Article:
What lies ahead for vehicle tech in 2017?

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It’s anything but slow and steady for the introduction of new vehicle technology

It’s the new year, which typically means it’s time for prognostications about all we have to look forward to in the year ahead.

In terms automotive technologies, that’s usually not a difficult task because the development and introduction of such technologies is a slow, evolutionary and essentially linear process – or at least that’s the way it has been. Not so much this year! Rather, it’s as if someone has thrown a hand grenade into all we’ve come to accept as normal. It’s not just that the way technology develops is itself in turmoil. Recent political events even threaten to change the direction it is going in some serious respects. At the very least, it’s likely to diminish the momentum toward some currently-established goals.

For the past decade, for example, the singular most important driving force in vehicle design, world-wide, has been the goal of reducing fuel consumption and carbon-dioxide emissions – flip-sides of the same coin. It’s that quest that has driven the moves toward lightweighting, engine downsizing, turbocharging, and increasing levels of electrification, all of which are already embedded in today’s vehicle offerings. And it’s that goal that has accelerated the drive towards fully-electric and alternative-energy vehicles, such as those powered by hydrogen fuel cells, going forward.

The focal point of that movement has been regulation calling for fleet-average fuel-consumption of 54.5mpg(US) (4.3L/100 km) in the U.S. by 2025. Canadian regulations parallel those south of the border and European requirements, while different, are similar in direction and magnitude. That U.S. target is currently in the process of a mid-cycle review – an integral part of the standard as it was established in 2012 – to determine its ongoing feasibility. As this is written, the U.S. Environmental Protection Agency (EPA) has announced its intention to stick to its current requirements for the 2022-25 period, stating that an extensive technical analysis shows automakers on track to achieve them at similar or even lower costs than anticipated when the standards were issued.

But the EPA won’t formalize its position until June 2017, following which there will be a period for public comment. The auto industry, through its U.S. lobby group Auto Alliance, is already opposing maintenance of the proposed standards. And it’s not until April 2018 that the EPA is required to confirm its final decision. Given that the primary reason behind those regulations is the impact of human-induced Climate Change, and that the recently-elected U.S. president has publicly denied its veracity, there’s a high probability that the EPA’s position will change. Especially given that the new president has appointed a leading Climate Change skeptic to head his EPA transition team and gets to appoint a new EPA administrator as well. And that he has stated an intention to reduce regulation in general.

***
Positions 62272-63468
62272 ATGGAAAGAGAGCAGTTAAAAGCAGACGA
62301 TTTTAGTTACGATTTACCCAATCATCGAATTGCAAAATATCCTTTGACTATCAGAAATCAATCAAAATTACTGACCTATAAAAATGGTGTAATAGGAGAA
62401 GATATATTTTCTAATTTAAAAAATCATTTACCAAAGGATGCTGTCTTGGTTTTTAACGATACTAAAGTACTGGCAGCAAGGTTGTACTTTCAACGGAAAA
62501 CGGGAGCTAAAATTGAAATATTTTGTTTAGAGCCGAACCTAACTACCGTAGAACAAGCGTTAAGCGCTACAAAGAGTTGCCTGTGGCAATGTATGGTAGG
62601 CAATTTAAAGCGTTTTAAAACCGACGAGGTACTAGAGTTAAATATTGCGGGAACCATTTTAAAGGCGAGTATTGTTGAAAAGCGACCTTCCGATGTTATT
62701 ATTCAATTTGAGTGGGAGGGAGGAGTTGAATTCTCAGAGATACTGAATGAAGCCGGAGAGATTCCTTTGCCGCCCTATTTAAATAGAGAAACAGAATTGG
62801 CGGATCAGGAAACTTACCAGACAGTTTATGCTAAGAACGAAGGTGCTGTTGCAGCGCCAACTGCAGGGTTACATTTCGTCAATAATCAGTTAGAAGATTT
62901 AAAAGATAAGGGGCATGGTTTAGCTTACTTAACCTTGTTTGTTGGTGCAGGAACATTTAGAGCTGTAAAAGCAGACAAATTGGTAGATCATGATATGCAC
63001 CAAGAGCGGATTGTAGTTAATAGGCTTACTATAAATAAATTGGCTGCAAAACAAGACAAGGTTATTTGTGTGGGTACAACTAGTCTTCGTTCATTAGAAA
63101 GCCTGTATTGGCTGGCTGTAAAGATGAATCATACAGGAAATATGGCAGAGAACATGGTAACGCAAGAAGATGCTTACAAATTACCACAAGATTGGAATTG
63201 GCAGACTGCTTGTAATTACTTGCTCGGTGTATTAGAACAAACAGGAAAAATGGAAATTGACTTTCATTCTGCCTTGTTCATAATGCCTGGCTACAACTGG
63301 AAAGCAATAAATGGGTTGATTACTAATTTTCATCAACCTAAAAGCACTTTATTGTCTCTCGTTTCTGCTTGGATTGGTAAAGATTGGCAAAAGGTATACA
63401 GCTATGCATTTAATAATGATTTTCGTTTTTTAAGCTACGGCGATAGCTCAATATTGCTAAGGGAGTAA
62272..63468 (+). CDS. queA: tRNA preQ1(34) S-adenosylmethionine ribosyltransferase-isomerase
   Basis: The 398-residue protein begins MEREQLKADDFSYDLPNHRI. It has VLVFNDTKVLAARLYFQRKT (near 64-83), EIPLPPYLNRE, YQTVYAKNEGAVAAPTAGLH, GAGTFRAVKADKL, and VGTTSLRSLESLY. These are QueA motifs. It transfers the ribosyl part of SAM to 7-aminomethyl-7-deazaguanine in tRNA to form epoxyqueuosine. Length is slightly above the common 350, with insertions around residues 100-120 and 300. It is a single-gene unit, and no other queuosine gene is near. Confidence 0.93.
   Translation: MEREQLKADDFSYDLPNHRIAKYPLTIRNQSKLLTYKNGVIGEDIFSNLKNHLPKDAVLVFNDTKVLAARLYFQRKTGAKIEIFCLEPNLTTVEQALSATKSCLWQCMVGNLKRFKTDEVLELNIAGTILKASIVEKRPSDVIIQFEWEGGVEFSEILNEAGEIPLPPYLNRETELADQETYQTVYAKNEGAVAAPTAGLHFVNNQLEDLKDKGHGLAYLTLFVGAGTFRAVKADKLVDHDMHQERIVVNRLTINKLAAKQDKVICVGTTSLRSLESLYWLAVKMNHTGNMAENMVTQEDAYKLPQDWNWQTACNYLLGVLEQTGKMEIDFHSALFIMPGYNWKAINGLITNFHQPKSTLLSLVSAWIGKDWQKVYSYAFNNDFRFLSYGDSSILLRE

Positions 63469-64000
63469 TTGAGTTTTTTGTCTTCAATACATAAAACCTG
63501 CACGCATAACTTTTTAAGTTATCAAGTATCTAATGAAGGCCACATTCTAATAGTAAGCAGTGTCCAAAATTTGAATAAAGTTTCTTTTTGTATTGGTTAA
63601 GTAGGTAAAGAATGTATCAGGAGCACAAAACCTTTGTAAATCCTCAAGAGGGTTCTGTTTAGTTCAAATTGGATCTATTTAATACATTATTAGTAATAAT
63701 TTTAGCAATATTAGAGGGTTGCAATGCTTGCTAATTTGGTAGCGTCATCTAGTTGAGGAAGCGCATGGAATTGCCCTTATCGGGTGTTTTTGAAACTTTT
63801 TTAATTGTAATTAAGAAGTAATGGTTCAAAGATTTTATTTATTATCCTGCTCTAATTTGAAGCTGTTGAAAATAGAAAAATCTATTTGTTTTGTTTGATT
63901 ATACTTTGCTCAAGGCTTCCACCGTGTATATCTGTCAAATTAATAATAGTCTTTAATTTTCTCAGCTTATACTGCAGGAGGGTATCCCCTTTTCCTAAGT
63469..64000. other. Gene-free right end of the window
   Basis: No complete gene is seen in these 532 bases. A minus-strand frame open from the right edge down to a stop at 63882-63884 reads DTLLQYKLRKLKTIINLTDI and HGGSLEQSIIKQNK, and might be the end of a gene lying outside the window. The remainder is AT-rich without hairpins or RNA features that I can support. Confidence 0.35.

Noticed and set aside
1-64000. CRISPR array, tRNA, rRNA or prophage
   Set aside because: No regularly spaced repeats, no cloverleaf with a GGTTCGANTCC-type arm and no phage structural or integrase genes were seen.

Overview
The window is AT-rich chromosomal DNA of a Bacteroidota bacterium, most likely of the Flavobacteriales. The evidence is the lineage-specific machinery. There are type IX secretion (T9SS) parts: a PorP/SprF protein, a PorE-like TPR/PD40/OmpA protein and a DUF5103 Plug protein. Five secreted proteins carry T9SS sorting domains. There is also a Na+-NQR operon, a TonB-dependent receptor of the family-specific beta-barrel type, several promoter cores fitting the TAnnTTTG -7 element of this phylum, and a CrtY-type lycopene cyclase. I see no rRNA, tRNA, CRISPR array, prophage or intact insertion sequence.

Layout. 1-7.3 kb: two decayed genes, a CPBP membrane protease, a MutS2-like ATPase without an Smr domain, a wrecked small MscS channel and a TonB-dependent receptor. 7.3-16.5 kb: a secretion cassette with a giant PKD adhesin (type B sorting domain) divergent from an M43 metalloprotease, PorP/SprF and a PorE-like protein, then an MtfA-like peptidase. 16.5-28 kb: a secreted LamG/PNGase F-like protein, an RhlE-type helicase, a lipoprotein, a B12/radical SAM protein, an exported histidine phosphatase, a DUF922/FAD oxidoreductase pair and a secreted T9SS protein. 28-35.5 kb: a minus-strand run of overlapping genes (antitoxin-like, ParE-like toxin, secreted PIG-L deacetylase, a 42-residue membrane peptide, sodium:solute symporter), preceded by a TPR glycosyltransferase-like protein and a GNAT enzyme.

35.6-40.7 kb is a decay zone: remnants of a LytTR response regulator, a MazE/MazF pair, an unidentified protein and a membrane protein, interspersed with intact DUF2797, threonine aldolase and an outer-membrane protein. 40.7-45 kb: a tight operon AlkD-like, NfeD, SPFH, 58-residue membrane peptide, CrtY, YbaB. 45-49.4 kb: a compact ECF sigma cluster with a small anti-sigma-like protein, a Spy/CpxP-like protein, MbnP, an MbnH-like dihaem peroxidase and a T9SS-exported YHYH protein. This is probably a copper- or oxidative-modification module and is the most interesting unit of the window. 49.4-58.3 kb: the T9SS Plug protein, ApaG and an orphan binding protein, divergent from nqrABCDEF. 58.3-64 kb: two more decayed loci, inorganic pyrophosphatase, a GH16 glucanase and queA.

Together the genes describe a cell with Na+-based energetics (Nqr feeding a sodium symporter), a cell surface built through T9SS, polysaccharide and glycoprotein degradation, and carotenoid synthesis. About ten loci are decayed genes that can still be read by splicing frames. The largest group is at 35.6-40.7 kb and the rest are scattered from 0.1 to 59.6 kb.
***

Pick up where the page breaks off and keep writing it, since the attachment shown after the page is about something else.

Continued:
If that should happen, at the very least the pace of change along the present path will be curtailed, if not directionally altered. Not just in the U.S. and Canada but globally, for the importance of the American market, though now smaller than that of China, is still a driving force in automotive design around the world. There are other big technical issues in flux as well, not the least being the introduction of autonomous driving technology. That transition may also necessitate some political action.

What is not at issue is the fact that autonomous technology is coming – it absolutely is. The question is how and when it should be introduced and under what circumstances. On the one-hand, most traditional automakers are taking a metered – many might say responsiblle – approach to the introduction of autonomous features, taking one step at a time, ensuring their abilities are thoroughly proven before putting them in the hands of customers. In the words of Gill Pratt, CEO of the Toyota Research Institute, what’s needed is not just millions-of-miles of testing: “We need trillion-mile reliability,” he says.

At the far opposite extreme of that approach is auto-industry newcomer, Tesla, which seems to be taking a “damn-the-torpedoes” approach in order to claim first-to-market status with a fully-autonomous vehicle. Having just announced its ‘Enhanced Autopilot’ technology, Tesla CEO Elon Musk now claims the company will ofer SAE Level 5 – hands-off-the-wheel, eyes-off-the-road, set-your-destination and take-a-nap-behind-the-wheel – autonomy by the end of 2017. Right now, it’s a “wild west” scenario for autonomous vehicles, with regulations left to individual states, provinces and municipal regions.

All of which means that the only thing we can really be sure of on the technology front is that 2017 will be an interesting year!

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